When spontaneous changes in acuity temporarily sharpen one’s focus, they are referred to as flashes of near perfect vision. In the introduction of my book, I described the first spontaneous flash I had experienced early in my natural vision improvement process. I had several more flashes from time to time before I had discovered Bates’ explanation of this phenomenon. Optometrist Antonia Orfield, in a 1994 journal article, described them as “momentary fluctuations of clarity.” She was speaking from first-hand experience, as she perceived these fluctuations during the process of completely reversing her own myopia.
Some of Orfield’s other observations were very similar to Bates’ rejection of the orthodox teachings of myopia. She stated, “The optical bench model distracts us. It makes us think that distance vision is a passive process of light falling on the fovea [the small central area in the retina with the most light receptors]. It isn’t. As I learned during my training, ‘vision is a motor act,’ and if patients realize this they are empowered to work on their vision. I never tell them they have long eyeballs. That is so fatalistic, so permanent, so mechanical, and so often wrong.”
Orfield’s training was behavioral optometry, obtained only through post-graduate extension programs, not part of regular curricula in optometric colleges. Arthur Skeffington founded behavioral optometry, a holistic approach to vision, in the mid-twentieth century. It was an amalgamation of concepts he had developed from studying and meeting with “leaders in psychology, neurology, education and other disciplines,” including the likes of Hans Selye, Arnold Gesell and Wilder Penfield. His maxims of “vision is motor” and “vision is learned,” encapsulated eyesight as a dynamic mind-body process which is molded by the environment, potentially impeded and impaired by negative influences.
Skeffington started his optometric practice in 1917 and began sowing the seeds for behavioural optometry during the next couple of decades. It’s highly probable that he would have known about Bates’ book (pub. 1920) and his regular monthly magazine, Better Eyesight (pub. 1919-1930). Perhaps such material influenced Skeffington’s thinking early on — pure speculation on my part. If that was the case, incorporating and acknowledging some of Bates’ ideas would certainly have been too damaging for Skeffington’s endeavor given Bates’ negative reputation by the establishment. Even so, behavioral optometry is derided and ridiculed to this day by the old-guard-paradigm police and their banal propaganda tactics.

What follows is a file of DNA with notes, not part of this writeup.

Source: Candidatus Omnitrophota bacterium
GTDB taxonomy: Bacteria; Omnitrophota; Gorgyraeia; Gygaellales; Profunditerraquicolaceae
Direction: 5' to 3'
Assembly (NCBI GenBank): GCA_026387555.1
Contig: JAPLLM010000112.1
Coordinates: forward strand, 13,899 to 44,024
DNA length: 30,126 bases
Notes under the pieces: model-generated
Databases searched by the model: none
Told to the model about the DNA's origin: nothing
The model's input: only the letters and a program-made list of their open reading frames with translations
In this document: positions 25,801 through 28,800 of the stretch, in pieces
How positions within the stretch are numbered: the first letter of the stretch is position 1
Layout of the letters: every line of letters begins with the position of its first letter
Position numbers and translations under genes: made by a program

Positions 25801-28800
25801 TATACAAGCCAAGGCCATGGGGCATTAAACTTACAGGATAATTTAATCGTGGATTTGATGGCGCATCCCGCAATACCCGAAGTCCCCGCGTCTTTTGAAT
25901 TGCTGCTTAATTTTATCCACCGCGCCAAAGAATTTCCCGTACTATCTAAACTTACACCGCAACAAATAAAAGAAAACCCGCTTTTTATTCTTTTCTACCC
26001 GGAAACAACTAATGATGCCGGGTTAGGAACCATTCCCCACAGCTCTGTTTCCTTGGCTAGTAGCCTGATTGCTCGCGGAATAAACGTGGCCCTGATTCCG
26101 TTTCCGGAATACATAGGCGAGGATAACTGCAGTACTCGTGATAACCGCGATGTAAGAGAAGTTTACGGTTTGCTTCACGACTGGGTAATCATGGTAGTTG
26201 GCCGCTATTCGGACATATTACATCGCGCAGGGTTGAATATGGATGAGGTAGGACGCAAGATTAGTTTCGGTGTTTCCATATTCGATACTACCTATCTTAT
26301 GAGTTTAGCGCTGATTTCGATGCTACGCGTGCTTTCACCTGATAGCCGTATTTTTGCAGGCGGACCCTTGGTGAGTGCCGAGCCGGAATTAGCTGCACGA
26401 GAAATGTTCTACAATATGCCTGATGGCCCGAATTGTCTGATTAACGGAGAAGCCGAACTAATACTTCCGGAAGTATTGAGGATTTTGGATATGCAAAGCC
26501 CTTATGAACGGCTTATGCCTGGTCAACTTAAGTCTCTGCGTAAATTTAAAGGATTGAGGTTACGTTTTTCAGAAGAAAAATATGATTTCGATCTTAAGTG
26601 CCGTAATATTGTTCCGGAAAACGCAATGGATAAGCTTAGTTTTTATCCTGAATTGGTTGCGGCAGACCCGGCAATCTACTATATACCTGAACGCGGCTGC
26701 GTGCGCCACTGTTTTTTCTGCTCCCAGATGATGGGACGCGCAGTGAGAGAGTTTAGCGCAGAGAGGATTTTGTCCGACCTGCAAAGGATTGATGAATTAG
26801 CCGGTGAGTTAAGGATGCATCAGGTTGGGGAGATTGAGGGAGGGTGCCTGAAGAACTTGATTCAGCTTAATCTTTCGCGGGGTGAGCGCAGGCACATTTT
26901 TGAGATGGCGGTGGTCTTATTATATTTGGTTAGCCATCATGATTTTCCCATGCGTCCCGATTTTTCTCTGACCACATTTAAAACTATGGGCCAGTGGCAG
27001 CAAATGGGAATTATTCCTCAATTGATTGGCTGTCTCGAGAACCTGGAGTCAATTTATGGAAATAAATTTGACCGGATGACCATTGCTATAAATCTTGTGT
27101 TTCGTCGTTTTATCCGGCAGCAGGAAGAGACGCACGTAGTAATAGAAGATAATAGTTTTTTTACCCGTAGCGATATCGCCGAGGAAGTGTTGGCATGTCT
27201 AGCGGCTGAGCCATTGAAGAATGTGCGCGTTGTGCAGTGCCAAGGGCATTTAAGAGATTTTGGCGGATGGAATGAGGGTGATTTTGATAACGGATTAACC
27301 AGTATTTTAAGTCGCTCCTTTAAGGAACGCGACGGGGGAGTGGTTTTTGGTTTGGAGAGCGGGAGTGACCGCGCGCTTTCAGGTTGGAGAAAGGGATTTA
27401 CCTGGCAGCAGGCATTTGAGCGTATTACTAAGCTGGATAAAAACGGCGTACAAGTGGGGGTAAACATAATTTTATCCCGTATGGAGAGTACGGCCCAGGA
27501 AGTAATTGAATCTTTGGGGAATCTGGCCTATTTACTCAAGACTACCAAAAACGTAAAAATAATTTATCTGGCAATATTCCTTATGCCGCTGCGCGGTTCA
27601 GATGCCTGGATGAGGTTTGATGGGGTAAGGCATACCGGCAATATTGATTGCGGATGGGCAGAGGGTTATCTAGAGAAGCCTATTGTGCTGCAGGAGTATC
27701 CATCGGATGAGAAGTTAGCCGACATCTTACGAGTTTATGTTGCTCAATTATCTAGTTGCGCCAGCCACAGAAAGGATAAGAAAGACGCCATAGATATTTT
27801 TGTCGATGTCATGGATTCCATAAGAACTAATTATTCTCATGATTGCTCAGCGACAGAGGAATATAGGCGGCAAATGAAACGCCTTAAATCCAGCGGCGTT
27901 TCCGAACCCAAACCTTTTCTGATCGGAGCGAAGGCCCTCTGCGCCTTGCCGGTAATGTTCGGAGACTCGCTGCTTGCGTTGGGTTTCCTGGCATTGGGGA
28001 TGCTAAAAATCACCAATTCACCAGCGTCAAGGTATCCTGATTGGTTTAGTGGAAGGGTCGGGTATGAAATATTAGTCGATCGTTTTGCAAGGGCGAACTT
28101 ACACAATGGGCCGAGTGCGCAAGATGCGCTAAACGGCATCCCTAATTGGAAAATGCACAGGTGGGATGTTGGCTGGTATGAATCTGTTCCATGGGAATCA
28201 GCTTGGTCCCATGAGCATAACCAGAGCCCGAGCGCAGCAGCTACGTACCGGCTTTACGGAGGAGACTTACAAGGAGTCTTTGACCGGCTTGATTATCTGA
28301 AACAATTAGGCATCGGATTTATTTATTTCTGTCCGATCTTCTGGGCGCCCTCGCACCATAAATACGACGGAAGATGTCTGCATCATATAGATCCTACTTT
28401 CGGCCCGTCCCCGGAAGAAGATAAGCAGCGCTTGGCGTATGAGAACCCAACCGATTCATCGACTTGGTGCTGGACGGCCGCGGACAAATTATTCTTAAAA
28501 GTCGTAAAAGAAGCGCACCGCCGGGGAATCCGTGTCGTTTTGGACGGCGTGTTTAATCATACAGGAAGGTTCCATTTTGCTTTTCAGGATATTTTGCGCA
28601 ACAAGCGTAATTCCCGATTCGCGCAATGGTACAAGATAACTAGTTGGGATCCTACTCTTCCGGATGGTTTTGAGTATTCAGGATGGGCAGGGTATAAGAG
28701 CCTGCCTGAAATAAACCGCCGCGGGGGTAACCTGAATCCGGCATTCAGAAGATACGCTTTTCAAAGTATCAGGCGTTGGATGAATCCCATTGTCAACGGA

In any event, Bates’ theory also applied to conditions such as astigmatism, where the front portion of the eye tends to have a nonsymmetrical, warped curvature. Bates himself had the ability to produce, at will, a change of one and half diopters. He also noted the case of a surgeon at the Manhattan Eye and Ear Hospital who was similarly able to produce even greater astigmatism as witnessed by hospital staff and other eye doctors.
Because myopia was determined to be a functional disorder, Bates was confident its progression could be halted and reversed. He eagerly went to work teaching numerous children and adults how to improve their visual acuity naturally.
 Burton Randall, “The Refraction of The Human Eye: A Critical Study of The Statistics Obtained by Examinations of The Refraction, Especially Among School Children,” extracted from the American Journal of the Medical Sciences (July 1885): 2
 Cyclopedia of Education, ed. Paul Monroe, (New York: MacMillan, 1913), s.v. “Myopia,” 4:361.
 Merrill Bowan, “The Myopia About Nearsightedness, II. What is Myopia?” http://www.nb.net/~sparrow/myopianear.html.
 W.H. Bates, The Cure of Imperfect Sight by Treatment Without Glasses, (New York: Central Fixation Publishing Co., 1920), 14.
 Antonia Orfield, “Seeing Space: Undergoing Brain Re-Programming to Reduce Myopia,” Journal of Behavioral Optometry 5, no. 5 (1994): 125.
 Ibid, 130.
 James Cox, “Our Heritage: A.M. Skeffington — The Man,” Journal of Behavioral Optometry 8, no. 1 (1997): 5.
 Bates, 12.
 Ibid., 37.